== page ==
However, there are those who are questioning this trend, consequently expanding preconceived notions of politically active engagement. Historians such as Daliot-Bul (2014) have provided important insights into the development of subversive, radical youth subcultures and their contributions to the Japanese political sphere, arguing that such movements were inherently political as “manifestations of power struggles”. These evaluations grant greater insight into the seeming disparity between the interest in political issues and the lack of engagement amongst Japanese youths. And it is here that Japanese rap music becomes an intriguing analytical framework.
Rap Music and dispelling the “Apathy Myth”
To many, rap music is synonymous with protest. Emerging as a subgenre of hip-hop from the marginalisation and oppression of the 1970s African American community, the genre is often described as a sort of “creative synthesis”. Blending traditional hip-hop culture and currents of black nationalism, it created a musical experience that transcended generational and national barriers and acted as a conduit for the political energisation of black American youths.
However, just as important as the origins of rap music is the complex process of localisation it has undergone. The genre first found its roots in Japanese music culture in the 1980s, when cultural imports from the US generated great interest in American hip-hop. By the 1990s, artists such as Scha Dara Parr, East End and King Giddra brought rap into the mainstream, granting it unprecedented commercial success. In recent years, with the creation of pan-national groups such as 88rising which seek to aid Asian rap artists in making inroads in Western markets, Japanese rap music has gained even greater visibility.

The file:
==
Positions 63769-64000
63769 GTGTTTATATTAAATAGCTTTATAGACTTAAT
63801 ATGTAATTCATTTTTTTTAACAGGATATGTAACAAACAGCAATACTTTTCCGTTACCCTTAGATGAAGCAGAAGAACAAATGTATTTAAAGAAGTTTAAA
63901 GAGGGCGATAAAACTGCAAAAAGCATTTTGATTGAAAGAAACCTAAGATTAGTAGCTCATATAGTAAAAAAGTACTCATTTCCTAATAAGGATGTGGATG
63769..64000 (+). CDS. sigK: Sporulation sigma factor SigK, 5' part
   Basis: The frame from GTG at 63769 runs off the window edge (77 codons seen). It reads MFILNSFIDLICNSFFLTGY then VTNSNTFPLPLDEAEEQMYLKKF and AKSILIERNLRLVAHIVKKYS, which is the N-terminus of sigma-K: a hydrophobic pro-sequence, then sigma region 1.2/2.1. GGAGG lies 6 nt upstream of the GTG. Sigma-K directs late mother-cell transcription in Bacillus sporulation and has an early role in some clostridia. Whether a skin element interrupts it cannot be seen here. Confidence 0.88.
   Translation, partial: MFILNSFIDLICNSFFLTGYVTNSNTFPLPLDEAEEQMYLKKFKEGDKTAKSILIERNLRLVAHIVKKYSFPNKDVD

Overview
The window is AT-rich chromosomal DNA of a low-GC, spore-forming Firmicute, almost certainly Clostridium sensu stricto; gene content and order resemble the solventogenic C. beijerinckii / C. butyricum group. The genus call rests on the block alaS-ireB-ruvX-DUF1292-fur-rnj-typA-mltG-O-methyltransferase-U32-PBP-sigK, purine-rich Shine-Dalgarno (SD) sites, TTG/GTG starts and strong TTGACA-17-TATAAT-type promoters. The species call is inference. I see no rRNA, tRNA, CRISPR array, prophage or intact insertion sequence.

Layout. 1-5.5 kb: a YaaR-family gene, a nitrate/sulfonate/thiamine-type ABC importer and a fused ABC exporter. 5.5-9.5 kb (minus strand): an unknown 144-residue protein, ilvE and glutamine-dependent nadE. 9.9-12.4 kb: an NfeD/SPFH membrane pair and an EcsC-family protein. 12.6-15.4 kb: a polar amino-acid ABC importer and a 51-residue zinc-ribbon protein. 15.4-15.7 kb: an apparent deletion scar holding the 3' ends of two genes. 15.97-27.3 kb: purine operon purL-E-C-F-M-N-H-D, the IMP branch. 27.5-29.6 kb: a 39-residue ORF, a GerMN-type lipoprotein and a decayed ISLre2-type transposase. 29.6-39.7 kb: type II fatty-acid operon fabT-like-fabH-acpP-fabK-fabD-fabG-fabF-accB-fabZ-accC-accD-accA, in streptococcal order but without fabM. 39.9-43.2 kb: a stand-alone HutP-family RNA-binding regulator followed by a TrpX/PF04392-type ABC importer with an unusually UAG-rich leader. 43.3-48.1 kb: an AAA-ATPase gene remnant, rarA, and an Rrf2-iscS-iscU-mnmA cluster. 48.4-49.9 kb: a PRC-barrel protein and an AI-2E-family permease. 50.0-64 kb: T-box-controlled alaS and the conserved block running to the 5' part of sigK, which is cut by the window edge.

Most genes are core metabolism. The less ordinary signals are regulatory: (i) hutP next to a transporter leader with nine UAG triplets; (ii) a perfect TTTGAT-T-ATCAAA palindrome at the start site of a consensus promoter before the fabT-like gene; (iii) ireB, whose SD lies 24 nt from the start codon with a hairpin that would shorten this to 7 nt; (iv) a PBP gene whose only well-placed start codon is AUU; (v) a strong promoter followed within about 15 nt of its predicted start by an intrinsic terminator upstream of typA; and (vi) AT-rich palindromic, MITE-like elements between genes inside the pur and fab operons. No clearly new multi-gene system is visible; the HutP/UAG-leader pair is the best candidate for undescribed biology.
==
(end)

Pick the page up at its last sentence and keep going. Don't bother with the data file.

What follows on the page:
However, rap music as a legitimate form of political participation has often been a notion overlooked or actively mocked. Japanese rap music has often been described as overly commercialised and divorced from its political roots. In other cases, the less palatable sides of rap have been rejected as constructive political expression. However, these stereotypes overlook the rich variety and political potential of the Japanese rap industry and prescribe to the notion that participation must be responsible and for the good of the nation.